EDISON - New Jersey Sens. Cory Booker and Robert Menendez have joined with New York’s Senate delegation to call for hearings into the National Flood Insurance Program, amid a growing number of lawsuits by Sandy victims. Meantime, Kane In Your Corner finds FEMA rules in place during and after Sandy gave insurance carriers an incentive to limit flood insurance payouts, contrary to the insurance industry’s contention that it had nothing to gain by underpaying homeowners since all claims are paid directly by FEMA.
Joan Tunbridge, of Point Pleasant, was part of a Kane In Your Corner investigation last October, when she was unable to move back into her home on the second anniversary of Superstorm Sandy. Five months later, nothing has changed. Tunbridge is still without a home, and the issue is still her flood insurance payout. Her first claims adjuster told her she had $210,000 in flood damage, but her insurance company then sent a second adjuster, who lowered the amount to $147,000. That left Tunbridge unable to complete repairs.
Tunbridge is not accusing anyone of conspiring to lowball her. But across the tri-state area, a growing number of Sandy victims are. More than 1,500 homeowners have now filed lawsuits over what they call unfairly low flood insurance payouts. Many contend engineering firms hired to assess the damage doctored reports, sometimes without the customers’ knowledge, to ensure they would get less money.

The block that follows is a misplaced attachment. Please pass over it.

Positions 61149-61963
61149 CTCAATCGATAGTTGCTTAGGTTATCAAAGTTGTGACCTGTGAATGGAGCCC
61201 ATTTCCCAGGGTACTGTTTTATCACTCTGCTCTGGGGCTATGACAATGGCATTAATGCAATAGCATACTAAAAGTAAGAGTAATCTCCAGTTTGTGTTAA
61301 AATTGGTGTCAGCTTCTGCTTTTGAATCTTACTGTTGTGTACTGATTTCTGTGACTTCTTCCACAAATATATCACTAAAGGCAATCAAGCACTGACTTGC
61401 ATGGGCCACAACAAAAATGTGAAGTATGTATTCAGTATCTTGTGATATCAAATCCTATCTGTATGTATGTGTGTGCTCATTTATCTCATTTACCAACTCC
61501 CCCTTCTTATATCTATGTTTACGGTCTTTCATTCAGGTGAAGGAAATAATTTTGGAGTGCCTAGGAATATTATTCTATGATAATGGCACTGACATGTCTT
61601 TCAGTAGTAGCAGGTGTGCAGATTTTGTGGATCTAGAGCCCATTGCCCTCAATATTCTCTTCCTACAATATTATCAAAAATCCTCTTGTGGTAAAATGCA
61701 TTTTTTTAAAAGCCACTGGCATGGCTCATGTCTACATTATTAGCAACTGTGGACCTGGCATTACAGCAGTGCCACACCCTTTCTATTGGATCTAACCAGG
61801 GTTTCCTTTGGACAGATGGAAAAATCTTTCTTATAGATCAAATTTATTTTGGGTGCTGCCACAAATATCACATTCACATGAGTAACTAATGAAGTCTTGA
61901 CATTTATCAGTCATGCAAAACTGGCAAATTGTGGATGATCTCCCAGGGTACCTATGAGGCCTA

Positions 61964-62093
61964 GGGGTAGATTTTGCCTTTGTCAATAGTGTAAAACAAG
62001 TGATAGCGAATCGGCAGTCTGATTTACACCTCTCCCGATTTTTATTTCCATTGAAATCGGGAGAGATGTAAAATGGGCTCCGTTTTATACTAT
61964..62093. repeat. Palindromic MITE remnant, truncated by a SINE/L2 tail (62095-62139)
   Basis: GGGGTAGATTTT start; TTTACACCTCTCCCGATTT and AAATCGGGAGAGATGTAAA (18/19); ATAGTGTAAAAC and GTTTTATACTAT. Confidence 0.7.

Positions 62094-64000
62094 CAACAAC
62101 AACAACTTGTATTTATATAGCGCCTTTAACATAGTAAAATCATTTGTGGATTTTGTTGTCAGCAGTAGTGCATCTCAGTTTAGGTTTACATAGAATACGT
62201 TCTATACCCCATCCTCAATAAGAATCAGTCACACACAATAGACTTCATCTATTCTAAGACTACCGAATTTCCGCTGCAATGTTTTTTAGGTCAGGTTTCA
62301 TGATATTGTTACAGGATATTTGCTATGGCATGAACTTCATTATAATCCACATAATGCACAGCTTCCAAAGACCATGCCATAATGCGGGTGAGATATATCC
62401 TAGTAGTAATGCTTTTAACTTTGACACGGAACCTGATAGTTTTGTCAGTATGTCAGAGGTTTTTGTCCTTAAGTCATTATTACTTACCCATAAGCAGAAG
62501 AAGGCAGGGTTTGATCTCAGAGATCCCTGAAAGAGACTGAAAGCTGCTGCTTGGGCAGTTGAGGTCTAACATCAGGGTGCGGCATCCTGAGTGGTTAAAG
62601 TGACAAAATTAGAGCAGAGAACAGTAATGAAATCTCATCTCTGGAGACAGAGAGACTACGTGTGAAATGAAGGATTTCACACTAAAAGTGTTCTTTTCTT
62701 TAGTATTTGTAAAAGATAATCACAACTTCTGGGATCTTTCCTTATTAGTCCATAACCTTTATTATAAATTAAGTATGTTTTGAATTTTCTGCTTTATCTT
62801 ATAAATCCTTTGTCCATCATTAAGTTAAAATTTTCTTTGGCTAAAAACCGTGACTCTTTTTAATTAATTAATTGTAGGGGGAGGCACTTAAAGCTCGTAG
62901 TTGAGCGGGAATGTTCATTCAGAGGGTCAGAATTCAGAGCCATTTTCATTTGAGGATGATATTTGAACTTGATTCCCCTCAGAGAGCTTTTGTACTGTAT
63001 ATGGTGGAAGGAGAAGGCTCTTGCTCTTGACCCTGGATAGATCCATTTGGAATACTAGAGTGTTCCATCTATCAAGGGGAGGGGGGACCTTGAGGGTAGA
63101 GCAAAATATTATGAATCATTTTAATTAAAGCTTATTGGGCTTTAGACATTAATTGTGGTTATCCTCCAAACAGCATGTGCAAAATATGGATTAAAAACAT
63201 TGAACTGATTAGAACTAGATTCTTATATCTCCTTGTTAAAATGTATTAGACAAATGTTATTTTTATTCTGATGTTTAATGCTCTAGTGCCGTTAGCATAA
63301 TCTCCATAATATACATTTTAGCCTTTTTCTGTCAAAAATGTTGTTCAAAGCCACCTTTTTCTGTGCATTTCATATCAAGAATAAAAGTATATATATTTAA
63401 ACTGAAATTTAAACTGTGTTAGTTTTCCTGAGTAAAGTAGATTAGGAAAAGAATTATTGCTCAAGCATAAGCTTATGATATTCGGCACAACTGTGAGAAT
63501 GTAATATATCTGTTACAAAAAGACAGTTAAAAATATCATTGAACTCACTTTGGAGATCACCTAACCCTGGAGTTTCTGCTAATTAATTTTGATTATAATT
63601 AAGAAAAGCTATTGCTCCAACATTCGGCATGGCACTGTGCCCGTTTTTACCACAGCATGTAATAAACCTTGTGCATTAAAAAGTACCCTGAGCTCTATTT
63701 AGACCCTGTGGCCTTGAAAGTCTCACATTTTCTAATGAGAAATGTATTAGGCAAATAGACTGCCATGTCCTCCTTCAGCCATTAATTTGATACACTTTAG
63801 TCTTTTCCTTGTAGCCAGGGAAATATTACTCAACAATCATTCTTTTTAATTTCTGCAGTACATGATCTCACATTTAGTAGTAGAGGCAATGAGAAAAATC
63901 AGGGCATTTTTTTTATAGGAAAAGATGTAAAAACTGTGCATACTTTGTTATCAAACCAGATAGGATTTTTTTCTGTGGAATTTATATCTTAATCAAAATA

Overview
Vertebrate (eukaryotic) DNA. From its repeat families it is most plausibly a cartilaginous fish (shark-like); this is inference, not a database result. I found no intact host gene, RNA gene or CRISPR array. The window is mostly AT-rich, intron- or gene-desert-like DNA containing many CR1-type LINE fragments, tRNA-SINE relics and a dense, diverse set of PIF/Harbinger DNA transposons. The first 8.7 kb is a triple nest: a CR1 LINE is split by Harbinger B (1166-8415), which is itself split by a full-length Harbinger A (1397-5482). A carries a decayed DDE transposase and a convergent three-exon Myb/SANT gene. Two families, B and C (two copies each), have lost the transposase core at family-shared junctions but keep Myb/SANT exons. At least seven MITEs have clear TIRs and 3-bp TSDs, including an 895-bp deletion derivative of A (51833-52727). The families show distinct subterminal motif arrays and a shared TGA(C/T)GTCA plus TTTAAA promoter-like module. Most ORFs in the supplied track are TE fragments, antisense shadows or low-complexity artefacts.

MORE: Sandy Coverage
The insurance industry has long contended insurers have no financial incentive to underpay flood claims since the money comes from FEMA. “The insurer does not earn any money by reducing the value of the claim to the policyholder”, says Robert Hartwig, president of the Insurance Information Institute, an industry group.
That is technically true, but Kane In Your Corner finds that FEMA rules in place during and after Sandy certainly provided insurers with a strong incentive not to overpay, and to err on the side of paying too little.
In testimony before the Senate Banking Subcommittee last summer, FEMA Administrator Craig Fugate admitted that insurance companies found to have overpaid on flood insurance claims were required to reimburse FEMA for the full amount of each overpayment. By contrast, insurers faced essentially no consequences for underpaying. Under FEMA rules, insurers could not be penalized for individual cases of underpayment. And the penalty for consistently underpaying – expulsion from the flood insurance program – had never been imposed on any insurance company in the more than 40 years that the NFIP had been in existence.
In December 2014, as the outcry from Sandy homeowners grew, FEMA announced that it would be reforming its flood insurance rules, including making the financial penalties for underpayment and overpayment equal. But that change will come too late to make a difference for victims of Sandy.